You’ve heard the popular commercial with the band of financially-challenged slackers playing the jingle about a website that promises you a free credit report. Well the U.S. government isn’t laughing. It has put out it’s own video and a jingle of its own.

It’s AnnualCreditReport.com, NOT the One With Catchy Jingle on T.V.

It’s AnnualCreditReport.com, NOT the One With Catchy Jingle on T.V.

Federal Trade Commission VideoYou’ve heard the popular commercial with the band of financially-challenged slackers playing the jingle about a website that promises you a free credit report.  Well, the U.S. government isn’t amused.  And it has put out its own video with a catchy warning.

The Federal Trade Commission, the nation’s chief consumer watchdog,  believes the company that owns freecreditreport.com is intentionally diverting people from the government-mandated site,  AnnualCreditReport.com, where consumers can get free credit reports by law. The FTC says the T.V.-promoted website is using the reports as a lure for a $14.95 monthly service that alerts subscribers to important changes in their credit status.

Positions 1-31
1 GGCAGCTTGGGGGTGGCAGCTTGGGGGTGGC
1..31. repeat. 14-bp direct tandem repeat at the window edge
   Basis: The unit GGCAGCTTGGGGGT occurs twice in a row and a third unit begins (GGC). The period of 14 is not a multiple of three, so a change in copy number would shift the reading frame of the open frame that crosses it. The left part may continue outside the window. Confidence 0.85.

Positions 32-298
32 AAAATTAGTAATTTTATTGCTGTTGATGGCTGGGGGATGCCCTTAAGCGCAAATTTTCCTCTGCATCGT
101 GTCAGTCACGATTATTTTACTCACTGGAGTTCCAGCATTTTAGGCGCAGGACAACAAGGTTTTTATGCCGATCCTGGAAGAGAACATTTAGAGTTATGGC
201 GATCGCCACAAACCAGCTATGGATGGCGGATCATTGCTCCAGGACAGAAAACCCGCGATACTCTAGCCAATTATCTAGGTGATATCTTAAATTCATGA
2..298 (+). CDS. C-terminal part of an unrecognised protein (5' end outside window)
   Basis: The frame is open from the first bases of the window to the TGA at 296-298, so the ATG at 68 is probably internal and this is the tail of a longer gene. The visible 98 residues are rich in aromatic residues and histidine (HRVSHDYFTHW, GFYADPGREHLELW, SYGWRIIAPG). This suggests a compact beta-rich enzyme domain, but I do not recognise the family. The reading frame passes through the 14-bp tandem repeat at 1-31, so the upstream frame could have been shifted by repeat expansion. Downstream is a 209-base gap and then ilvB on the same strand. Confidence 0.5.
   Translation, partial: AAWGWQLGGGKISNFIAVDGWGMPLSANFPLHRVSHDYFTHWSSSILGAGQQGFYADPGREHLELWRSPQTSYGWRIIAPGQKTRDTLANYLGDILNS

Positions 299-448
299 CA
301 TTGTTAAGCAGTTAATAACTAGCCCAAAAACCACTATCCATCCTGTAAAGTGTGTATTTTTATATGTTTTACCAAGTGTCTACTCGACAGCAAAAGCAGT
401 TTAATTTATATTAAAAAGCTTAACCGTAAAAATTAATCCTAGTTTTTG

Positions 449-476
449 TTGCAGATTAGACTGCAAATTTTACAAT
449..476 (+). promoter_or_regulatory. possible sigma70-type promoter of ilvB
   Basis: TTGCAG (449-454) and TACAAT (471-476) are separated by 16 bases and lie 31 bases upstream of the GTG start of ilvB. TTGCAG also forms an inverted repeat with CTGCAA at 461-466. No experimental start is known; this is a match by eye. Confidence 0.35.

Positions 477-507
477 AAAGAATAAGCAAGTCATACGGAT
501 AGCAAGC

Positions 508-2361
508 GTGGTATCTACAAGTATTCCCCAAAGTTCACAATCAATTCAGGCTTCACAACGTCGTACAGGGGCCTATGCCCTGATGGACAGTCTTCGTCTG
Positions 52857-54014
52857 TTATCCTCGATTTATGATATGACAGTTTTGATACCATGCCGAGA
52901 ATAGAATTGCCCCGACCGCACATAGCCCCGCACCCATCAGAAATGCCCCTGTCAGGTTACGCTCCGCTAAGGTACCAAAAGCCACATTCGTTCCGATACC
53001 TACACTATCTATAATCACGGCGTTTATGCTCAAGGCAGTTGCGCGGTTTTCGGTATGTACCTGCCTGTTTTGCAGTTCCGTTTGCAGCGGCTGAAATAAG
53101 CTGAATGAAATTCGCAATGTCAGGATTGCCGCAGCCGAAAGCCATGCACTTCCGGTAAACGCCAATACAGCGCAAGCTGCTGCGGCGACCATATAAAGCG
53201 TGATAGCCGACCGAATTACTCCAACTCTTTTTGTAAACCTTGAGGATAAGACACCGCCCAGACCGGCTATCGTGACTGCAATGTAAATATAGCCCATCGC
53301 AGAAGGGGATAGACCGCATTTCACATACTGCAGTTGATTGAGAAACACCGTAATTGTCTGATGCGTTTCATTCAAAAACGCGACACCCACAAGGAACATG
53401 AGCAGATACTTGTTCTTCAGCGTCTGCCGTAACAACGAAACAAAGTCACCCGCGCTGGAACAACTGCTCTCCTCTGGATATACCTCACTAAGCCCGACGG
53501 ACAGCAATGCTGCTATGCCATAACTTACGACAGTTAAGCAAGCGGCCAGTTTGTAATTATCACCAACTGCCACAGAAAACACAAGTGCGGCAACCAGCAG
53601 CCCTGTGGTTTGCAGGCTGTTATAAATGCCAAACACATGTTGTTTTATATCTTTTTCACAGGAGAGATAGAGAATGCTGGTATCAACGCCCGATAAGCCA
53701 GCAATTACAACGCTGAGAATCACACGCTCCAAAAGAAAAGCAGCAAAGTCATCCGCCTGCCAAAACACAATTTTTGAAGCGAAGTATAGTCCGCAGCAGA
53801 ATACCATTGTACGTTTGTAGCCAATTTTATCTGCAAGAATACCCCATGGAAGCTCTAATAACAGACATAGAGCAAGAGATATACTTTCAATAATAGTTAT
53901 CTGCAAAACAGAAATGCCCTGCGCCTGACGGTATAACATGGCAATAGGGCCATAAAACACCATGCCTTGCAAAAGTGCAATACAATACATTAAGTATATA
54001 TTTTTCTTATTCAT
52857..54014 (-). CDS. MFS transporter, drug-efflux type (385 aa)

In an unusual move, the FTC has produced its own spoof videos (one of them is above) featuring a trio remarkably similar to the gang in the  commercials, singing a warning: “Other sites may turn your head; they say they’re free, don’t be misled. Once you’re in their tangled web, they’ll sell you something else instead.”

AnnualCreditReport.com is the ONLY authorized source to get your free annual credit report under federal law. The Fair Credit Reporting Act guarantees you access to a free credit report from each of the three nationwide reporting agencies — Experian, Equifax, and TransUnion — every twelve months.  

The Federal Trade Commission, through a special webpage it has set up – http://www.ftc.gov/freereports – states it “has received complaints from consumers who thought they were ordering their free annual credit report, but instead paid hidden fees or agreed to unwanted services.  Don’t be fooled by TV ads, email offers, or online search results.  Go to the authorized source when you request your free report. ”

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